William Foulke: Chelsea's cult hero you probably never knew about - The Chelsea Chronicle

William Foulke: Chelsea's cult hero you probably never knew about

Osgood, Wise, Lampard; these are just some names that have lived long in the memory of Chelsea fans as heroes of their club.

But when it comes to putting Chelsea on the footballing map, there is one name that should be remembered for helping the Blues force its way onto the footballing scene; William Foulke.

Signed from Sheffield United in 1905 for £50, Foulke was Chelsea’s first ever goalkeeper.

Once described as the ‘most talked about player on the planet’, Foulke was 6 foot 4 inches tall and reportedly weighed almost 22 stone.

Sheffield goalkeeper Bill ‘Fatty’ Foulke takes a kick in the Cup Final against Southampton, 1902. (Photo by Hulton Archive/Getty Images)

And these physical attributes combined with his goalkeeping ability were what the businessmen who formed Chelsea FC were hoping would attract the fans to watch them play.

In his early days at Sheffield United, Foulke was reportedly the original subject of the famous football chant “who ate all the pies?”.

Whilst many people saw Foulke as a figure for derision, his goalkeeping abilities outshone this criticism.

He won the FA Cup twice and the First Division once with Sheffield United and even earned an England cap as a result of his performances.

William “Fatty” Foulke is seen in the back row.
Copyright: POPPERFOTO / Bilderberg

But Foulke – nicknamed affectionately “Fatty” by fans – was most renowned for his temper.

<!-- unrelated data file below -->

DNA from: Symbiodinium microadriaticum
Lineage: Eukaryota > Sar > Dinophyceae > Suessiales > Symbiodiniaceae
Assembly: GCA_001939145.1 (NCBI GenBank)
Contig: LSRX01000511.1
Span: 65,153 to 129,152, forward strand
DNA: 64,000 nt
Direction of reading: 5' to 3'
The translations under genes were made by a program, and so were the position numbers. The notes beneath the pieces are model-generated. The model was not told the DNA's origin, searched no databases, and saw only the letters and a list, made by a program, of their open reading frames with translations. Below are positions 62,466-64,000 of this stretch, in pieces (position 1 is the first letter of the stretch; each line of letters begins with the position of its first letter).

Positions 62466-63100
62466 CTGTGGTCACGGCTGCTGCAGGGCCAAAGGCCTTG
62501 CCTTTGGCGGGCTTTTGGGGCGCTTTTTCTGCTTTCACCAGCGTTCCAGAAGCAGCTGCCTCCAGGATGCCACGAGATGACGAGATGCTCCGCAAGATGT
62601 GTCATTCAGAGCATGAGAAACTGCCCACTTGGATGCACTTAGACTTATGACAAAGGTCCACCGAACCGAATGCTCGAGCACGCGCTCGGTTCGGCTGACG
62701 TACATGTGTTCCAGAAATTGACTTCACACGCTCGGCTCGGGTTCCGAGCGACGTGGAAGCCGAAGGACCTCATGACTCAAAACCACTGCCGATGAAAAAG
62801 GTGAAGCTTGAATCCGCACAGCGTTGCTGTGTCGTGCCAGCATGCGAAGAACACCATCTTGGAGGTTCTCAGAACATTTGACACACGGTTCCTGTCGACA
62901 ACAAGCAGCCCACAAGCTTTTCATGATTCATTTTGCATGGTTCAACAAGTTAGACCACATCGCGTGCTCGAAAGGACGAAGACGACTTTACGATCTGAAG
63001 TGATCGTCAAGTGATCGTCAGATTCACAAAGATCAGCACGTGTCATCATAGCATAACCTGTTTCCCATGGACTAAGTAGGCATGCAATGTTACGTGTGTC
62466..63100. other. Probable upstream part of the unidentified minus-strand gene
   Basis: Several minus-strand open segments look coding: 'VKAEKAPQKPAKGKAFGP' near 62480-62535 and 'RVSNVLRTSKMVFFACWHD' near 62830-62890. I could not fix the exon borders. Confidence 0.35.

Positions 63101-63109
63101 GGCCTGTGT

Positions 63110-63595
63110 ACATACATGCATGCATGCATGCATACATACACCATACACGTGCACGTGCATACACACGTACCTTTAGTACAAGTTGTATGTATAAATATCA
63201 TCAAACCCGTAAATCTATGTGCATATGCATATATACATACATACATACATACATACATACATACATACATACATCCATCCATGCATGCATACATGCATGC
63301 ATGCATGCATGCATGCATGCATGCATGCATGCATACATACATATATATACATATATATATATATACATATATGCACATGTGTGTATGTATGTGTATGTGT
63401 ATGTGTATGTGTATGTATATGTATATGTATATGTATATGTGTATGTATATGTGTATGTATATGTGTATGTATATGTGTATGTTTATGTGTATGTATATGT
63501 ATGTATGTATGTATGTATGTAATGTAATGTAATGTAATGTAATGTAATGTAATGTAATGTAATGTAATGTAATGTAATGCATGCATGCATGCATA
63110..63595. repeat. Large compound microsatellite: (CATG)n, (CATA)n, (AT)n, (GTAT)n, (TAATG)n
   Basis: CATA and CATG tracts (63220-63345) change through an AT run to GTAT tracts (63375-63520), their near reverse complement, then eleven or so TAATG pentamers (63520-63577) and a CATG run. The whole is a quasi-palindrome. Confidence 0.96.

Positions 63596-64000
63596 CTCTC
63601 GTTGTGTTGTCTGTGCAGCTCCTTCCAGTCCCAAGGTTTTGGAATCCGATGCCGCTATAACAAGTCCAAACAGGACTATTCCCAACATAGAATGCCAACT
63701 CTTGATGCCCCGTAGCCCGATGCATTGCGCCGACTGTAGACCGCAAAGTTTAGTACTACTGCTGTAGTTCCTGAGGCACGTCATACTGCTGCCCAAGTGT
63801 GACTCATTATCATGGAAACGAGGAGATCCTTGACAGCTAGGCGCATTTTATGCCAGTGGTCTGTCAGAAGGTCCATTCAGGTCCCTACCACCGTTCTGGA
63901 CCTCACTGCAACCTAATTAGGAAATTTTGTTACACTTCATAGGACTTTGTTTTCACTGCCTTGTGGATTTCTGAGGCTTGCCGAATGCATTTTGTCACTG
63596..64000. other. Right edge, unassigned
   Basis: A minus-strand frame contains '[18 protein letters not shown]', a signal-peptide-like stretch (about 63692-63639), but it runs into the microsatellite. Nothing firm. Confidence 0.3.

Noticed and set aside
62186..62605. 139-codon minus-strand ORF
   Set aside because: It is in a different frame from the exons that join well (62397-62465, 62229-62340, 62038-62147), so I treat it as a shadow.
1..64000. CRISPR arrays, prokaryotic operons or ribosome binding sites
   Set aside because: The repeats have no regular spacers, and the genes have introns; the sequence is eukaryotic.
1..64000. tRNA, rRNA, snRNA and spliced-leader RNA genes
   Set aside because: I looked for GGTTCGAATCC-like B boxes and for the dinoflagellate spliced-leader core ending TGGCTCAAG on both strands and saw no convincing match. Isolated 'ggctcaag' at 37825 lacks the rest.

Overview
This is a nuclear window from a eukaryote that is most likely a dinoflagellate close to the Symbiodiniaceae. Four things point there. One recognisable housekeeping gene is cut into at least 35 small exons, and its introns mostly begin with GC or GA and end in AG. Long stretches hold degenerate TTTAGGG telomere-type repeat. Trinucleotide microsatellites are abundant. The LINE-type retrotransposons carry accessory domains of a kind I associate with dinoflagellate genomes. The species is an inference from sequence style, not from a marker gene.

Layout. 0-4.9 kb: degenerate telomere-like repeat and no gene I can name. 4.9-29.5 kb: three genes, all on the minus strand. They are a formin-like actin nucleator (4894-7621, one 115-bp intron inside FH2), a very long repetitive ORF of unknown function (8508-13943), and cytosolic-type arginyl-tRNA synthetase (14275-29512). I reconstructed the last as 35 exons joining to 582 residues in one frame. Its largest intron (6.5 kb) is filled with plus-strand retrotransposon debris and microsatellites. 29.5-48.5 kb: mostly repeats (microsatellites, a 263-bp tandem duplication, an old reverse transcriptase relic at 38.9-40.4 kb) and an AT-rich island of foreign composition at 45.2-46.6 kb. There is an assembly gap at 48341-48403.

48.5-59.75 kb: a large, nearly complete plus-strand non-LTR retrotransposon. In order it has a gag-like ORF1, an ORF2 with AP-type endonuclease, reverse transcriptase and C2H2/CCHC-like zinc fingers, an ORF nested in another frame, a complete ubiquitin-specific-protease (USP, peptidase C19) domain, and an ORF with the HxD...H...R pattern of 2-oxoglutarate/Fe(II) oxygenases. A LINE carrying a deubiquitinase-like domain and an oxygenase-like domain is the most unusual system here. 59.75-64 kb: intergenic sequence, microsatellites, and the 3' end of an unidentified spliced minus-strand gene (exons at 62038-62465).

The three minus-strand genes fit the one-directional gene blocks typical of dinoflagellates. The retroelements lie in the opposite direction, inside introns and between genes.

One of the most famous stories about Foulke’s temper comes from the first game of the 1902 FA Cup final.

At the end of the game, Foulke was so enraged that Southampton’s equaliser shouldn’t have been allowed that he chased after the referee – whilst completely naked – who took refuge in a broom cupboard.

Foulke had to be stopped by a group of officials from wrenching the cupboard door from its hinges to reach the cowering referee.

His signing for Chelsea was a key statement by the newly founded club in an attempt to make their mark in the footballing world.

Foulke in the 1901 FA Cup Final with Sheffield United https://commons.wikimedia.org/wiki/File:Facupfinal1901-C.jpg

With association football popular primarily in the north of England, the signing of a household name enabled Chelsea to break into the monopoly that the northern clubs held over football.

And despite only playing one full season for the Blues, Foulke made a huge impact – and that’s not a joke about his size.

Foulke’s physical play – he would often pick up and throw strikers that he found annoying into his goal – brought great joy to the spectators who came to see the stopper.

He was able to draw huge crowds to Stamford Bridge, and with his popularity being noted by the Chelsea hierarchy, they decided to use that for their gain.

LONDON, ENGLAND – APRIL 01: A lone Chelsea fan holds aloft a scarf during the Premier League match between Chelsea and Tottenham Hotspur at Stamford Bridge on April 1, 2018 in London, England. (Photo by Marc Atkins/Offside/Getty Images)

To intimidate the opposition even more, they decided to put two little boys behind Foulke’s goal to emphasise his great size and hopefully distract the attackers.

And these boys, due to their proximity to the pitch, would sometimes run onto the pitch and fetch the ball for Foulke, which is where the idea for ball-boys came from.

It is also thought that when Foulke thought that his defenders were not trying hard enough, he would simply decide to walk off the pitch in a fit of rage.

But Foulke – nicknamed “Our Little Willy” by Chelsea fans – is primarily remembered at Chelsea as the first superstar player they had – and also their first goalkeeper – and the one that provided them with the legitimacy for a place in the Football League.